A new book highlights concerns about how political he will be when he eventually becomes king
How books can defeat Isis: Patrick Cockburn was able to update his agenda-setting 'The Rise of Islamic State' while under attack in Baghdad

How books can defeat Isis

Patrick Cockburn was able to update his agenda-setting 'The Rise of Islamic State' while under attack in Baghdad
Judith Hackitt: The myths of elf 'n' safety

Judith Hackitt: The myths of elf 'n' safety

She may be in charge of minimising our risks of injury, but the chair of the Health and Safety Executive still wants children to be able to hurt themselves
The open loathing between Barack Obama and Benjamin Netanyahu just got worse

The open loathing between Obama and Netanyahu just got worse

The Israeli PM's relationship with the Obama has always been chilly, but going over the President's head on Iran will do him no favours, says Rupert Cornwell
French chefs get 'le huff' as nation slips down global cuisine rankings

French chefs get 'le huff' as nation slips down global cuisine rankings

Fury at British best restaurants survey sees French magazine produce a rival list
Star choreographer Matthew Bourne gives young carers a chance to perform at Sadler's Wells

Young carers to make dance debut

What happened when superstar choreographer Matthew Bourne encouraged 27 teenage carers to think about themselves for once?
Design Council's 70th anniversary: Four of the most intriguing prototypes from Ones to Watch

Design Council's 70th anniversary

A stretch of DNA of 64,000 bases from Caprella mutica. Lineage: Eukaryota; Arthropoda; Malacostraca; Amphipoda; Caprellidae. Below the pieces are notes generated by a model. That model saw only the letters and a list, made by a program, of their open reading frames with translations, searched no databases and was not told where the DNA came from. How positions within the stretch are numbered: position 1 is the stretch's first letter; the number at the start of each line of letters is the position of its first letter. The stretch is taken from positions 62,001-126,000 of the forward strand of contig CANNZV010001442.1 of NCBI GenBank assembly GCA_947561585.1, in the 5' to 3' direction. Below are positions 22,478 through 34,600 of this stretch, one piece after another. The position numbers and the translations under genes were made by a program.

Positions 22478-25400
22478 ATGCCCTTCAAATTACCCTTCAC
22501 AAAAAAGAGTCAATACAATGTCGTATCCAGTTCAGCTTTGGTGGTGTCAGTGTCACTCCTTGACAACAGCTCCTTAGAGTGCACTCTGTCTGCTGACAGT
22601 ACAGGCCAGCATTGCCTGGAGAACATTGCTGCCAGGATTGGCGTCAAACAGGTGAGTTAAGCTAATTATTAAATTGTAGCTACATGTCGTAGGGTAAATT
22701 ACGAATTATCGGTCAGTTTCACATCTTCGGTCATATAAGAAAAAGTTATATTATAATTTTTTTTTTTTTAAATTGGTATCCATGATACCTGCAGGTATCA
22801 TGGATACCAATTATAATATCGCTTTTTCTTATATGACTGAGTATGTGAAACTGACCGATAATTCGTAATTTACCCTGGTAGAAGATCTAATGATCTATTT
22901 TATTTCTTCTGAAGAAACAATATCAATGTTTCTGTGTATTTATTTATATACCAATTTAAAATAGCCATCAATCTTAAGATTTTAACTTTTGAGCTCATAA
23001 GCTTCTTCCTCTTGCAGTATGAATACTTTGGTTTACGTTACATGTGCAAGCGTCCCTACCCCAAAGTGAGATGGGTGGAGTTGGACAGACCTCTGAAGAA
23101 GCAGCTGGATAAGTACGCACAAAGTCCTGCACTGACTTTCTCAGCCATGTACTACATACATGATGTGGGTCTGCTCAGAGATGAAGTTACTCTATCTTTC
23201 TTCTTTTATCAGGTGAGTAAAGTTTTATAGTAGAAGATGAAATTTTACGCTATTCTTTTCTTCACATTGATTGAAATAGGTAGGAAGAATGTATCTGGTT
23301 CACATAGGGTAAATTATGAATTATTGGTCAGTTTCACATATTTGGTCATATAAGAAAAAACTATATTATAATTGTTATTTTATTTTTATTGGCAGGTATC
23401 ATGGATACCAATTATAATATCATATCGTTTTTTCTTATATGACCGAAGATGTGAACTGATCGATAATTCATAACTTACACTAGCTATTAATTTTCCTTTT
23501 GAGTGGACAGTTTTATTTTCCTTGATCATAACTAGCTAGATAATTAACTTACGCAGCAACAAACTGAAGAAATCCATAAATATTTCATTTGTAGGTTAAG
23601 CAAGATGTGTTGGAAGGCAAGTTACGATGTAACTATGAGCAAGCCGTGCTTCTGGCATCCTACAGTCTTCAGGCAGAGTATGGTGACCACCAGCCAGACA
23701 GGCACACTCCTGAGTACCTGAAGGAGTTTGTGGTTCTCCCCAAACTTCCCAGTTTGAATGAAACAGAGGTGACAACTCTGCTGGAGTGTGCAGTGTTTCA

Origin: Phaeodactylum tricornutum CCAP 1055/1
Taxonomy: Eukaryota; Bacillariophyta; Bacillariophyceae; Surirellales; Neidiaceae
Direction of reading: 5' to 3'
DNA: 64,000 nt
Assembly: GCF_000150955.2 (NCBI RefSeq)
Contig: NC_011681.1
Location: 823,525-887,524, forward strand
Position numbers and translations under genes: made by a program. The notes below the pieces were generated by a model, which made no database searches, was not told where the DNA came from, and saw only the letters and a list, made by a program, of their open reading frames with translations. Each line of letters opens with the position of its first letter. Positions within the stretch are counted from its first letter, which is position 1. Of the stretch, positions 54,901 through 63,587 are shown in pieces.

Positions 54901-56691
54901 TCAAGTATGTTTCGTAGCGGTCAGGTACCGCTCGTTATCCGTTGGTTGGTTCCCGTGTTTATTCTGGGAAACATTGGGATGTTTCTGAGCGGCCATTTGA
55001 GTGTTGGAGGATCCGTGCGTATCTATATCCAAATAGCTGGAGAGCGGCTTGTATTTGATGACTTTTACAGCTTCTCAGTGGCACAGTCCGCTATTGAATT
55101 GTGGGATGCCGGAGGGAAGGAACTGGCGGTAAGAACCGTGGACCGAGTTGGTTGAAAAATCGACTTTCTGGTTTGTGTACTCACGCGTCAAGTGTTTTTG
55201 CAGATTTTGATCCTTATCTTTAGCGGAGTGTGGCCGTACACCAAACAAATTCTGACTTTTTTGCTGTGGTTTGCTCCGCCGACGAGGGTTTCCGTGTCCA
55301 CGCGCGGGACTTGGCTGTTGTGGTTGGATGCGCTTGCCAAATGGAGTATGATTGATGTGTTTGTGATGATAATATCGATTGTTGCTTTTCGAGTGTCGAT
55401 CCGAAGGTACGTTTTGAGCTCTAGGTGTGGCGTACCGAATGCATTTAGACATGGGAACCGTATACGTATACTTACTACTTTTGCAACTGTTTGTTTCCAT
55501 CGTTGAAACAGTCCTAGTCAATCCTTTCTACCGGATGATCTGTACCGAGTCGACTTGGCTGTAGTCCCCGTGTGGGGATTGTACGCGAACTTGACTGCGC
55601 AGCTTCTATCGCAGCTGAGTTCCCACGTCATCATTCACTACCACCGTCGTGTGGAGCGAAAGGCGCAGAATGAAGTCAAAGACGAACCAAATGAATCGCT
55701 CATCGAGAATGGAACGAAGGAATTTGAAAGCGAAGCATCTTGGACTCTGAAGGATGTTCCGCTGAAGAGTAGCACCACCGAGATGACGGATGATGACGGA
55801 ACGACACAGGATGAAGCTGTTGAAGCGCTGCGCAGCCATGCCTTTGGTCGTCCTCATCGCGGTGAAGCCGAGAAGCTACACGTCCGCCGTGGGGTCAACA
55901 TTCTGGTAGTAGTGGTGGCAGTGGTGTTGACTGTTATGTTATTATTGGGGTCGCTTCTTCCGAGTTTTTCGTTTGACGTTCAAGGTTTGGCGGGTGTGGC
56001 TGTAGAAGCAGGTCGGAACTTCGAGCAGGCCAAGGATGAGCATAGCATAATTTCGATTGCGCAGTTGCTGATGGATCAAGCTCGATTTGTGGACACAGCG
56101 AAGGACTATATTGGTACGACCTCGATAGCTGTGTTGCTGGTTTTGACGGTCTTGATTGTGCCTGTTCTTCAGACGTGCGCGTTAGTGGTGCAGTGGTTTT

Four of the most intriguing prototypes from Ones to Watch
Dame Harriet Walter: The actress on learning what it is to age, plastic surgery, and her unease at being honoured by the establishment

Dame Harriet Walter interview

The actress on learning what it is to age, plastic surgery, and her unease at being honoured by the establishment
Art should not be a slave to the ideas driving it

Art should not be a slave to the ideas driving it

Critics of Tom Stoppard's new play seem to agree that cerebral can never trump character, says DJ Taylor
Bill Granger recipes: Our chef's winter salads will make you feel energised through February

Bill Granger's winter salads

Salads aren't just a bit on the side, says our chef - their crunch, colour and natural goodness are perfect for a midwinter pick-me-up
England vs Wales: Cool head George Ford ready to put out dragon fire

George Ford: Cool head ready to put out dragon fire

No 10’s calmness under pressure will be key for England in Cardiff
Michael Calvin: Time for Old Firm to put aside bigotry and forge new links

Michael Calvin's Last Word

Time for Old Firm to put aside bigotry and forge new links